2.3 Beamformers

2.3.1 MVDR beamformer

MVDR beamformer, which aims to minimize the total power of the extracted source without distortion of the target, is one of the most popular beamformers. Based on [19], it is given as

(4)

where and are the spatial covariance matrices of the target and interference, respectively, and .

2.3.2 GEV beamformer

GEV beamformer, which aims to maximize SNR for each frequency sub-band, is formulated as [20]:

(5)

Note that there exists the ambiguity of complex value scalar multiplication in . In [30], it was solved by minimizing the difference between the estimated source and the observation, which was used in the experiment.

2.3.3 Multichannel Wiener filter

Assuming each source signal

independently follows a zero-mean complex-valued Gaussian distribution

[9]:

(6)
(7)

where is the time-varying activation of the th source, the observed mixture follows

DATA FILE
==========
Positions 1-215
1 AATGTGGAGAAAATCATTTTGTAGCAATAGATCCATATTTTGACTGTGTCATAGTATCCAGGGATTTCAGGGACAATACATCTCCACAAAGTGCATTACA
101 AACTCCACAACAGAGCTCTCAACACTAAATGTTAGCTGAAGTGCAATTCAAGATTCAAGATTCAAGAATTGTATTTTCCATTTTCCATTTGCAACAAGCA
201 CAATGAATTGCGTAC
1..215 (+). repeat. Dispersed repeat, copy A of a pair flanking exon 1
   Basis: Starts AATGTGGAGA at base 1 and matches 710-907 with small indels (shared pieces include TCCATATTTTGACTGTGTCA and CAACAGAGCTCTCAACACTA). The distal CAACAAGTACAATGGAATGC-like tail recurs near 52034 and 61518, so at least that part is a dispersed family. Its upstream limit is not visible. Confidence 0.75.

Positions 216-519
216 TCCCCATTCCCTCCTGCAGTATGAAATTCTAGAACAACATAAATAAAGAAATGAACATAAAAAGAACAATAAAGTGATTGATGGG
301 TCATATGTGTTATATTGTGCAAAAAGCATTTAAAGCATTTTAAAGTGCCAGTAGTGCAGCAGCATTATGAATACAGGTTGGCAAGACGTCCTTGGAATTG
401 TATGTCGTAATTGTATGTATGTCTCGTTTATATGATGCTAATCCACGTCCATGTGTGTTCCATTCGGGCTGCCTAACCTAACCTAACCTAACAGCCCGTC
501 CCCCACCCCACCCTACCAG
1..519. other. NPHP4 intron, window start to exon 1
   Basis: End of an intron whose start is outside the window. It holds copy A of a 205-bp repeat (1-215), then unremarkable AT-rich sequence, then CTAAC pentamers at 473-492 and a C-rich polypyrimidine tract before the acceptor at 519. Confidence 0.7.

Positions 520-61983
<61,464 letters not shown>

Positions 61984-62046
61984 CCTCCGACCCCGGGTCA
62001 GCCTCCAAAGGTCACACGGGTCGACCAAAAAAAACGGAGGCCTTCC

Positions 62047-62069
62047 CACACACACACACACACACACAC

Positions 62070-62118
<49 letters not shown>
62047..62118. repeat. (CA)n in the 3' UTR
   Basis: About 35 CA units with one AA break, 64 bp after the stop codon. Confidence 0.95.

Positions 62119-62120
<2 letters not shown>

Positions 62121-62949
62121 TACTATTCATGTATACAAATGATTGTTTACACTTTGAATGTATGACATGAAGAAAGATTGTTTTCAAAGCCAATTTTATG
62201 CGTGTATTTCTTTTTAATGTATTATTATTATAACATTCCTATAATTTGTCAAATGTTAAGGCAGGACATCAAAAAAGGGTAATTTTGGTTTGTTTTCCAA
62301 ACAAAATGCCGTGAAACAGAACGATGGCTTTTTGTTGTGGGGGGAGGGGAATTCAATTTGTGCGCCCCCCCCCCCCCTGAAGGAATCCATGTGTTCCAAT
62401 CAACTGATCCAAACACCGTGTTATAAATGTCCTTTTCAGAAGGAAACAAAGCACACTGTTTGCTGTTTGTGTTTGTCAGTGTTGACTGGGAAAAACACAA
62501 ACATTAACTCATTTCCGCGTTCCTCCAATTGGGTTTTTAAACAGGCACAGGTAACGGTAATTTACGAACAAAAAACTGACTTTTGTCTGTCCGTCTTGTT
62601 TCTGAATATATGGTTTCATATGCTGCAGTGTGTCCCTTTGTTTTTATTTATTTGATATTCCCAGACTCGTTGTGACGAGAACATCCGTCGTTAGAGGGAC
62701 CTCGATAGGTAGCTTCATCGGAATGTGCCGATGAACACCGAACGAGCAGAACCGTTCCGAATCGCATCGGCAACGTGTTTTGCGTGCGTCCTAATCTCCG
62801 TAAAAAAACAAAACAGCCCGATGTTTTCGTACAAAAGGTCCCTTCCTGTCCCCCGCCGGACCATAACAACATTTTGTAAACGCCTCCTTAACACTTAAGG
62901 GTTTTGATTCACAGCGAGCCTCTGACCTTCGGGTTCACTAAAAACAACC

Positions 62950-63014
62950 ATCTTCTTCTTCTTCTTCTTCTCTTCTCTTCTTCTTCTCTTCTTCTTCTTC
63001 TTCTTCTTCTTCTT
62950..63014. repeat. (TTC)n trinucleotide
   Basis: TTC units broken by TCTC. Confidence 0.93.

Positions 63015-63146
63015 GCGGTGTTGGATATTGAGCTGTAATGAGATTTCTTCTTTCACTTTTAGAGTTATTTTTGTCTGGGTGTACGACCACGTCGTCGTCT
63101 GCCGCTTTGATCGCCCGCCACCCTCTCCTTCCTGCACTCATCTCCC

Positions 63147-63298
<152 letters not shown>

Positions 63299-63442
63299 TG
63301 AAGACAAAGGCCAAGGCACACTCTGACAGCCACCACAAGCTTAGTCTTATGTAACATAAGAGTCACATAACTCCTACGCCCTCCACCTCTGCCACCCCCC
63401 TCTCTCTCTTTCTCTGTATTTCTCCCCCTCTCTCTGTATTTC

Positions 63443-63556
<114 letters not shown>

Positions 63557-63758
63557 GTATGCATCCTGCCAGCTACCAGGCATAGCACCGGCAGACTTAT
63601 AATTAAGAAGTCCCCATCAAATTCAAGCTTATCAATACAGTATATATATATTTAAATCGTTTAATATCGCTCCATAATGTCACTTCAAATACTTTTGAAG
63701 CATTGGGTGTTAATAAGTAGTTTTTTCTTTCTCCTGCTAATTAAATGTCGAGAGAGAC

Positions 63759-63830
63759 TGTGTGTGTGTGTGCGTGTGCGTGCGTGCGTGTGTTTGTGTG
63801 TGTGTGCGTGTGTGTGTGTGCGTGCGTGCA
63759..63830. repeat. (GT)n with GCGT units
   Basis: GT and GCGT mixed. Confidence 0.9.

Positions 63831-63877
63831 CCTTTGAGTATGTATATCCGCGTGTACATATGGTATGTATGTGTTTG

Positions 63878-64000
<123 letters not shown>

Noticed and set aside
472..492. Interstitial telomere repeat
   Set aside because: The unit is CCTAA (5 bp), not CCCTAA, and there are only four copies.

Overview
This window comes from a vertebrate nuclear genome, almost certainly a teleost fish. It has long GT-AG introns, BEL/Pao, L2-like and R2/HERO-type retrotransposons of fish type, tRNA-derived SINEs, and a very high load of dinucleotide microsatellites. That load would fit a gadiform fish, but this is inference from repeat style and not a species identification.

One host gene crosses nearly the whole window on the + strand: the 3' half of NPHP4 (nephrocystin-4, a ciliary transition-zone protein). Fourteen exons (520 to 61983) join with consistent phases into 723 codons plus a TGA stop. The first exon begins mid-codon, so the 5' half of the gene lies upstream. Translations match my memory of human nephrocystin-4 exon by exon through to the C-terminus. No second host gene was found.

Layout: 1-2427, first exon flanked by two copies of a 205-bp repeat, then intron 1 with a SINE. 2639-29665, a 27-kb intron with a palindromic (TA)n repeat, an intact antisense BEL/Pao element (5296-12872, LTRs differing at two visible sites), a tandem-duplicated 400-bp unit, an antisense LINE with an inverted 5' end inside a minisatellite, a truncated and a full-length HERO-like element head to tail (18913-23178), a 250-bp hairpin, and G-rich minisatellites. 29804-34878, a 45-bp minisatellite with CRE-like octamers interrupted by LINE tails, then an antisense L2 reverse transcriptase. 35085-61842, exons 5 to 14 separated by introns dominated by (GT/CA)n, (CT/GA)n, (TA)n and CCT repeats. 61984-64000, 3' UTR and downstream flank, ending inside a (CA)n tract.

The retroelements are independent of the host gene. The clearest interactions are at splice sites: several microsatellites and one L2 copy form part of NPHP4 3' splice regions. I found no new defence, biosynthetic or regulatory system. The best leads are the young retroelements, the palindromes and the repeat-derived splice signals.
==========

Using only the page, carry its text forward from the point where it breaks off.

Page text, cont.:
(8)

Then, time-varying MWF can be obtained in the minimum mean square error sense as

(9)

While Eq. (9) is a time-varying filter, its time-invariant version can calculate replacing by [21, 31].

3 Proposed mask-based beamforming with multichannel loss function

In this paper, we propose two mask-based beamforming methods using DNNs trained by multichannel loss functions which evaluate the estimated spatial covariance matrices as illustrated in Fig. 1. After reviewing a multichannel loss function for time-varying MWF [28], the proposed time-invariant mask-based beamforming is introduced, which is based on the same loss function used in [28]. Since the loss function focuses on the time-varying MWF, it requires the estimated time-varying activation which is redundant for time-invariant beamforming. Hence, we also propose a mask-based beamforming method based on another loss function which does not require the estimation of the time-varying activation.